Writing tests for Gedit plugin development (Python)

I was wondering whether there are instructions somewhere on how to develop and run automated tests for Gedit plugin development, specifically for Python.

I’ve done test development and automation for Python CLI and Web applications, but I expect to find new challenges in GUI software (though I’m not sure; it might be that all dependencies can easily be mocked away).

It would be great to have a recipe, a predefined strategy, on how to go about writing the tests. Likely, there are a few entry points of when the plugin is called, so the way (Python) plugins are tested is probably “always the same”, generally speaking. A uniform approach to a test automation setup would also help, I guess.

Any hints are greatly appreciated!

I (unsuccessfully) tried a Tox test automation setup, like this:

envlist = py

description = Unit tests
sitepackages = true
deps =
commands =
    coverage run -m pytest {posargs:tests}
    coverage report

With a simple test, like this:

"""FILE: tests/test_plugin.py"""
from reST import ReStructuredTextPlugin

def test_init():
    """Can the plugin be instantiated successfully?"""
    plugin = ReStructuredTextPlugin()

The example plugin I try to run tests on is gedit-reST-plugin.


  1. The sitepackages = true is needed for import gi to be successful. I’d rather have Tox install the Python bindings as test dependencies, which would allow us to test against a variety of its versions (not just the one installed locally on the developer machine), but that requires development headers and various other preparation for PyGObject and Pycairo.

  2. Running a simple test still fails in at least two places (which are roughly import errors of various types), although the plugin runs successfully when used with Gedit on my Ubuntu 22.04.3 LTS machine.

    gi.require_version('Gedit', '3.0')

    causes ValueError: Namespace Gedit not available. When I comment out that line of code the test hits here next:

    from gi.repository import GObject, Gedit, PeasGtk

    causes ImportError: cannot import name Gedit, introspection typelib not found.

Is there a sensible way to work around those issues?

The short answer is: the GUI parts are not unit-tested, but backend functionalities can be (and usually are for new code).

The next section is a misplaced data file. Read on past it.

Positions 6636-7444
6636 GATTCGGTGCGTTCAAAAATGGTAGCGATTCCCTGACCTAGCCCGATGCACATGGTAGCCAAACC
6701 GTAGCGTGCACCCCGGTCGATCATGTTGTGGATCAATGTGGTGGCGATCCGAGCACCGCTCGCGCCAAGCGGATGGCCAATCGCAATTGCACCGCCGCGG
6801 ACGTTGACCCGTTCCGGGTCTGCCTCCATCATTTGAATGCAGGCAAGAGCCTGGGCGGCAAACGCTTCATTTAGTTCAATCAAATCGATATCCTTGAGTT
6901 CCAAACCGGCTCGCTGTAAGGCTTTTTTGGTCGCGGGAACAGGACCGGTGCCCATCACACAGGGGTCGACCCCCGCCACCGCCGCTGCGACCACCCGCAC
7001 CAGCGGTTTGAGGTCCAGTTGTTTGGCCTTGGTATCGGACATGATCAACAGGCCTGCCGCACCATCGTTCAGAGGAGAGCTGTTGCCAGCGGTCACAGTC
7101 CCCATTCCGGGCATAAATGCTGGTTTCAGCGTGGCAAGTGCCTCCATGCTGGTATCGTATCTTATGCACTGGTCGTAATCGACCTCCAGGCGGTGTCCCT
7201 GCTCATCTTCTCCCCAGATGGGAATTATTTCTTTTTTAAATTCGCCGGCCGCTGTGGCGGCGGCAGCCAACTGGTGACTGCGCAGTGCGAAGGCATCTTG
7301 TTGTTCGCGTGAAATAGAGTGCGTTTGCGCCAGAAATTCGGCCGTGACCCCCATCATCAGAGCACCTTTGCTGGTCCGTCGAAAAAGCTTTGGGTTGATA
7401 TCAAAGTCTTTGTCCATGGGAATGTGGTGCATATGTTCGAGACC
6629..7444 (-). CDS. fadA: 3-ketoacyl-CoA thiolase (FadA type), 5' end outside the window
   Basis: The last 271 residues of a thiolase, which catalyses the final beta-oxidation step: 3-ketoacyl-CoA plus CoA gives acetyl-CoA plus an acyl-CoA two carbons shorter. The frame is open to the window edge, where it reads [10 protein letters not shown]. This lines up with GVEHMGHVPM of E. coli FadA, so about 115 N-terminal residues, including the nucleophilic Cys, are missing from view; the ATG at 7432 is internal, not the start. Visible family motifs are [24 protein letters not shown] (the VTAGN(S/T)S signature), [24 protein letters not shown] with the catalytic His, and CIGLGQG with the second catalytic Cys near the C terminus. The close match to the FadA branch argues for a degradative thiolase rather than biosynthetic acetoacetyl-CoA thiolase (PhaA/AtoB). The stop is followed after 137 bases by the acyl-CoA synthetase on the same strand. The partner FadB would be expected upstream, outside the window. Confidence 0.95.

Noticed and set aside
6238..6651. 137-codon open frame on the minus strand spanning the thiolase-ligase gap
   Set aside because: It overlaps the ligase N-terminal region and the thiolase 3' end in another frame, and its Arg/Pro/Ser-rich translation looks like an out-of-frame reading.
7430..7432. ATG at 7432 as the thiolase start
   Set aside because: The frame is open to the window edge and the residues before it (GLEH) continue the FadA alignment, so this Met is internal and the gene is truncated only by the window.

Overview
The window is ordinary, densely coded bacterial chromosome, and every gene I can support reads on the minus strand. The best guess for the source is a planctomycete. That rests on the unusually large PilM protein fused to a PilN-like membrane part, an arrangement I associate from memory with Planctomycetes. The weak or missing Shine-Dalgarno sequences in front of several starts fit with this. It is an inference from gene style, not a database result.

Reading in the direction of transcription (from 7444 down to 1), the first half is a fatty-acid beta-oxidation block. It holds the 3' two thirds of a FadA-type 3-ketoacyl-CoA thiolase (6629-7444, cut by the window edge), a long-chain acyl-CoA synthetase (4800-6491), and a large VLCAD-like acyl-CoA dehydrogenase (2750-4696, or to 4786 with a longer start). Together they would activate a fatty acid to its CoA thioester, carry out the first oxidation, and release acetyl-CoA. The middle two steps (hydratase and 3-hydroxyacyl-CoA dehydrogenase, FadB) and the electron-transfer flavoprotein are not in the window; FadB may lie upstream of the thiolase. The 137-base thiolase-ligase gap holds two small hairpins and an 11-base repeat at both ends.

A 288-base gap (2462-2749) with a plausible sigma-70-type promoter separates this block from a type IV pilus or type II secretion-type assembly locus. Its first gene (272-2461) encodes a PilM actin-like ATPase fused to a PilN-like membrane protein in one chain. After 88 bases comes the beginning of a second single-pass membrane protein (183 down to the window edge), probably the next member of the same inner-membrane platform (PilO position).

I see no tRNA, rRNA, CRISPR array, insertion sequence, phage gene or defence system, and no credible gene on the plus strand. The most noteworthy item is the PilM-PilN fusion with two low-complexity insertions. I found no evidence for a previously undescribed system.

I don’t think it’s about front-end, functional or acceptance testing, vs. unit testing. The primary problem of not having (unit) tests is: No-one runs over your entire code base. – If you can’t run through the (GUI) code, mocking out things that are hard to provide for automated tests, you also can’t test the entire back-end functionality, by a certain amount of logic.

How can I make the test setup behave like my productive system, on my productive system, for the start? I need the information of how GNOME apps are deployed. The Python site-packages are just one piece of the puzzle, unfortunately.

How is back-end functionality tested, if that’s actually different, as you hint on? Is there a representative example of some GNOME application test setup anywhere?

Now I have the time to write a longer answer :slight_smile:

To unit-test backend features (in the case of gedit this may for example involve the GtkTextBuffer/GeditDocument), you write this code in a separate file, and test the functions in that file with a unit-test tool.

In C with GLib there are g_test_*() functions to write unit tests. In Python you also have something similar if I remember correctly (but I’m not a Python expert :-/).

What I do is to write unit tests for stuff that can be easily unit-tested (and when writing new code, the code can be arranged to be easily unit-testable instead of being mixed with a lot of other unrelated code).

Example with libgedit-amtk, it has a tests/ directory with unit-tests/ and interactive-tests/ subdirs. The interactive tests are there to test a specific part of the GUI, more easily and more thoroughly than when it’s integrated in an entire app (for instance when a hard-to-reproduce error is triggered, a GUI widget is shown in the real app; with an interactive test you can add a button that - when clicked - shows that GUI widget as if the error occurred).

Other GNOME apps are more and more using a tool called openQA (search this term here on Discourse, there are regularly status updates on the progress made). But gedit doesn’t use it.

It seems you are more interested to have end-to-end or integration tests. That’s a bit more difficult to achieve with GTK (except with openQA, as I understand it).

So the easy approach is what I described above. openQA for gedit might be a solution for what you’re looking for.

This topic was automatically closed 45 days after the last reply. New replies are no longer allowed.